Test case forces government to indexation of alimony

ORANJESTAD — Yesterday’s judgement in a case of a divorced mother against the Aruban government compels the government to publish the indexation percentage on an annual basis.

Although the Civil Code already compelled the government to do so, the latter had not complied.

Attorney at law David Kock instituted the test case on behalf of his client. Not only does the verdict have consequences for his client but also for all who receive alimony and this regards women for the most part. However, the amount determined by the judge with divorce was never adjusted to the indexation percentage. From the verdict, it appears the government never calculated this because they state they cannot determine that percentage. In The Netherlands for example (with the comparable section of law 402a in Civil Code), the Minister of Justice determines the indexation percentage annually. That is determined by the local Central Statistical Office (CBS), which bases this on the average increase of wages and the price level.

However, on Aruba the government states there is no reliable statistical data to calculate that percentage. The defense in this case was therefore that the government referred to force majeure. According to the government, the Aruban CBS has insufficient data on wage developments and employers are not compelled to provide the statistical office with that data. The judge dealt summarily with that defense. According to the verdict, the omission of those percentages simply contravenes the law and yields ‘a liable omission’.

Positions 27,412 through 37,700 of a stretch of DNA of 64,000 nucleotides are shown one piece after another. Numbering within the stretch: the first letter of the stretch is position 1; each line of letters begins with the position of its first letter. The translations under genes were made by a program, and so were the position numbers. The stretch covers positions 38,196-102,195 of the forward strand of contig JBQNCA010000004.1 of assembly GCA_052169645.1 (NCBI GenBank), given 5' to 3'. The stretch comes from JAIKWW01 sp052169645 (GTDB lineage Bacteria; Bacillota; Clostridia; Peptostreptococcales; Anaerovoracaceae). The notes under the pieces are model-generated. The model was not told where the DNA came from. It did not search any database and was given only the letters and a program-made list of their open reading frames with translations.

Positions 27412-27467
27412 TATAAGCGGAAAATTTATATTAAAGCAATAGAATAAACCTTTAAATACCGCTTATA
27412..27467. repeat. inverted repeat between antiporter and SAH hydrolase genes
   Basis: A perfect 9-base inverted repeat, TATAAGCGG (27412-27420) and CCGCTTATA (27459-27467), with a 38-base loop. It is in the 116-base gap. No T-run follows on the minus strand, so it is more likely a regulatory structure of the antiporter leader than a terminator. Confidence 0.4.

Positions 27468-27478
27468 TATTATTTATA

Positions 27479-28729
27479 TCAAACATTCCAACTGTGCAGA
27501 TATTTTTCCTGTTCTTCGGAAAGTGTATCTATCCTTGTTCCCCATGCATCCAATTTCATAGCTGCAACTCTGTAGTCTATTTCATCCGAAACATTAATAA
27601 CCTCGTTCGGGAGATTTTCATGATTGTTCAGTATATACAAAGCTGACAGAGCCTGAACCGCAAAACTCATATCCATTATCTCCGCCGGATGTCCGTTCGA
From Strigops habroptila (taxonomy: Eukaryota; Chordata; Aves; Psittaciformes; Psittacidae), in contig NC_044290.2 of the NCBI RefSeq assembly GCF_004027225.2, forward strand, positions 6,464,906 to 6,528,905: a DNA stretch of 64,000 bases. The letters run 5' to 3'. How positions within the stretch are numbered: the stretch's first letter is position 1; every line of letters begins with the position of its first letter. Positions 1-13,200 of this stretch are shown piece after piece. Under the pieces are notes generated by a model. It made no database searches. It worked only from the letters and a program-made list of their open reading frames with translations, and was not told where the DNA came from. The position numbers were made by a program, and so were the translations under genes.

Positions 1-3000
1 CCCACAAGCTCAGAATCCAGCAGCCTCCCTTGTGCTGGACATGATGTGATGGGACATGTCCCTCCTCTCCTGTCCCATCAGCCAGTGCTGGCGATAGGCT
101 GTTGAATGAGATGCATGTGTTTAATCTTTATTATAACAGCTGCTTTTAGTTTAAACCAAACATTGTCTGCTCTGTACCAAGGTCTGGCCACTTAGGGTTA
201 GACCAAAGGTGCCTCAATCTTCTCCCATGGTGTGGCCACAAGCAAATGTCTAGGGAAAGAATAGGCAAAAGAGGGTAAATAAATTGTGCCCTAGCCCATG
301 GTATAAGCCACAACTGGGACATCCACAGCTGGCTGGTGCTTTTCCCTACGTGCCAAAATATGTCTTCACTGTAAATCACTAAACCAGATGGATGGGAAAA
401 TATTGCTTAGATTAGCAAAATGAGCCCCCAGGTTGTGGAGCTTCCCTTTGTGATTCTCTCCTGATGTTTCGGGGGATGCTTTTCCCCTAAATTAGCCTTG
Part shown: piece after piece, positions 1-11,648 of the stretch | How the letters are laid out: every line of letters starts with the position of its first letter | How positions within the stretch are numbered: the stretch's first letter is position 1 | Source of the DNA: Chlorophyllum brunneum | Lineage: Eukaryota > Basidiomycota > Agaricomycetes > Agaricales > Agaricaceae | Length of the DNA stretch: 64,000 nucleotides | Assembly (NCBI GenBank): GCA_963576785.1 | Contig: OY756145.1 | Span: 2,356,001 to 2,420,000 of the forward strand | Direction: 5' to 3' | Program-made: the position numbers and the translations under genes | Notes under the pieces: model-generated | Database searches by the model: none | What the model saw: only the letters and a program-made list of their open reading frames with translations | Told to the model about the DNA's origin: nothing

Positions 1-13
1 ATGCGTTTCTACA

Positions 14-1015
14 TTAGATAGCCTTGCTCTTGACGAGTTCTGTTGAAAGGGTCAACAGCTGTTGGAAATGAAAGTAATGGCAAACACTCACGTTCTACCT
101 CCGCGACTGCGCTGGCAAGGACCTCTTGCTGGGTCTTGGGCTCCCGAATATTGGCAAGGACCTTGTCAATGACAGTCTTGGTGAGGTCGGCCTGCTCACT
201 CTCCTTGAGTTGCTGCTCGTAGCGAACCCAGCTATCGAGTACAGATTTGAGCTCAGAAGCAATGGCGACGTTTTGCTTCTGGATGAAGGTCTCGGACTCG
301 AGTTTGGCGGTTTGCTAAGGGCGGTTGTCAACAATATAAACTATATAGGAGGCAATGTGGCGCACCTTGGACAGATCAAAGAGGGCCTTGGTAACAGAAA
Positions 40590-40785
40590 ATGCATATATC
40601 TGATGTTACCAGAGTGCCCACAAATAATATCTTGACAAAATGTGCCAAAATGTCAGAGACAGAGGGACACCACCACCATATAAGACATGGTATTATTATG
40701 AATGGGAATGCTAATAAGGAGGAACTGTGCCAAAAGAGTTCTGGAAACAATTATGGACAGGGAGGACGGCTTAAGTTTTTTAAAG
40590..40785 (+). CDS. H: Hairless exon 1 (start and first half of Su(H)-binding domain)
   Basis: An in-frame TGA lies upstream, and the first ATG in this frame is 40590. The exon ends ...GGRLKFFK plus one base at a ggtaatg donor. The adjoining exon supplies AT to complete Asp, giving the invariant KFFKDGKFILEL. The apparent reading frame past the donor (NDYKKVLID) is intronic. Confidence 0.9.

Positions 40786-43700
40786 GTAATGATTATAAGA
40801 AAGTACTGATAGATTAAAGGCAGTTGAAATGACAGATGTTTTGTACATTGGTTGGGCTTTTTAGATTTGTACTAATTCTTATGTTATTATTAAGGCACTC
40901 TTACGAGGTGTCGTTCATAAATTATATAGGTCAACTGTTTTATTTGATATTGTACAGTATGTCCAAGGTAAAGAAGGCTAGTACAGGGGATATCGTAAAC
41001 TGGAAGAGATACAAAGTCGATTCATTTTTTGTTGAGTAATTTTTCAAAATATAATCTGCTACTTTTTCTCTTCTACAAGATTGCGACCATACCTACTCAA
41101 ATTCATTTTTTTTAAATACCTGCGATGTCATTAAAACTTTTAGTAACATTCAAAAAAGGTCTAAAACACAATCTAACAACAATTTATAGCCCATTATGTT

That the government does not expect to receive any reliable data from employers on the wages and if that data proves to be unreliable on collection, it doesn’t mean the government can decide not to enforce that law, says the judge. In addition, the law enables the government to obtain the indexation retrospectively. Therefore, the government is to publish the indexation percentage annually and in the case of the divorced mother, retroactive from January 1st 2007. Nevertheless, the judge gives the government time to make up leeway in collecting and processing the necessary data. However, if the government has not arranged such after July 1st next year, there will be a penalty of ten guilders per day to ensure the government observes the law.

For other divorced persons, the verdict means they too will eventually be put in the right retrospectively on the extra alimony due to indexation. However, that does not necessarily mean that henceforth their ex partners will deposit the owed amount into their bank accounts. Although those who do not receive their alimony can report this to the Guardianship Board, it is subsequently up to the citizen to take action. Attorney Kock endorses this. Often the judge has to intervene if an ex-partner refuses to pay alimony. In The Netherlands for example, the government has established a bureau (National Collection Bureau Support Allowances) that keeps defaulters up to the mark. This is a free service in the sense that the defaulter pays the bill.

25 August 2011

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